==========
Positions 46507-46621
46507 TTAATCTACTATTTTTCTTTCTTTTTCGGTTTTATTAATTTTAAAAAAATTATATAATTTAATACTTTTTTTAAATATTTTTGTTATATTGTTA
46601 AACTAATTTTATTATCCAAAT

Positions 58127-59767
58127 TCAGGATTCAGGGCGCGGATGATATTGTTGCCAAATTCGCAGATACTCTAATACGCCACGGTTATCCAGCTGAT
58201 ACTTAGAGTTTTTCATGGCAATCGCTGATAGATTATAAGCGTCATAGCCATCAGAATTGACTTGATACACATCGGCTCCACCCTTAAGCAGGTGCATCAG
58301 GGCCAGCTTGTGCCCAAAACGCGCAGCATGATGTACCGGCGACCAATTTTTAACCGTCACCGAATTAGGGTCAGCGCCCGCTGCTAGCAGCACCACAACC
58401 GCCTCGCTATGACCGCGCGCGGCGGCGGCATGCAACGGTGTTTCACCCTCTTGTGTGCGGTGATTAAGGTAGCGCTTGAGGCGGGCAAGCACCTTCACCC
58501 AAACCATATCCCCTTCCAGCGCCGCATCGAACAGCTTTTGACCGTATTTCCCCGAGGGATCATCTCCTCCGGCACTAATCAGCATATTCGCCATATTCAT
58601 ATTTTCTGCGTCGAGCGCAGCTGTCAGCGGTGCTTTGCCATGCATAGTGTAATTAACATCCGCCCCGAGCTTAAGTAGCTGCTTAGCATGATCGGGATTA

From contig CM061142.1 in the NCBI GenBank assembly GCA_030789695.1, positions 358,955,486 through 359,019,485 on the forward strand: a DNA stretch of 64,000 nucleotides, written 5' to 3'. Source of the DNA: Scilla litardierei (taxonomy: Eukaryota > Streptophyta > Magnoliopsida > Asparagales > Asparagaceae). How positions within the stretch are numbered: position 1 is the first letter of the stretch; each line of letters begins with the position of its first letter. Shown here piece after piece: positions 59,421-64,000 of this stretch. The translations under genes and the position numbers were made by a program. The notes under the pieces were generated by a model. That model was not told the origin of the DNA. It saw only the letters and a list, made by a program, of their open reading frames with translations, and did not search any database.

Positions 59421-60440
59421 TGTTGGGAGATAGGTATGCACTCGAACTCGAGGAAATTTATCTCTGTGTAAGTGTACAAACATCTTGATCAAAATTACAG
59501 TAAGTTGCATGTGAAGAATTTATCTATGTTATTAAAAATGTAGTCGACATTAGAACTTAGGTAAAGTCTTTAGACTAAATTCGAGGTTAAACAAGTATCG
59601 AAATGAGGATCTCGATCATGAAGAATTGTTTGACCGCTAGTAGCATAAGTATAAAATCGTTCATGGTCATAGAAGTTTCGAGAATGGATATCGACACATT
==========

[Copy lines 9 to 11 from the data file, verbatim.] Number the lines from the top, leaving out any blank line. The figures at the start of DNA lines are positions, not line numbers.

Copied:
58501 AAACCATATCCCCTTCCAGCGCCGCATCGAACAGCTTTTGACCGTATTTCCCCGAGGGATCATCTCCTCCGGCACTAATCAGCATATTCGCCATATTCAT
58601 ATTTTCTGCGTCGAGCGCAGCTGTCAGCGGTGCTTTGCCATGCATAGTGTAATTAACATCCGCCCCGAGCTTAAGTAGCTGCTTAGCATGATCGGGATTA

From contig CM061142.1 in the NCBI GenBank assembly GCA_030789695.1, positions 358,955,486 through 359,019,485 on the forward strand: a DNA stretch of 64,000 nucleotides, written 5' to 3'. Source of the DNA: Scilla litardierei (taxonomy: Eukaryota > Streptophyta > Magnoliopsida > Asparagales > Asparagaceae). How positions within the stretch are numbered: position 1 is the first letter of the stretch; each line of letters begins with the position of its first letter. Shown here piece after piece: positions 59,421-64,000 of this stretch. The translations under genes and the position numbers were made by a program. The notes under the pieces were generated by a model. That model was not told the origin of the DNA. It saw only the letters and a list, made by a program, of their open reading frames with translations, and did not search any database.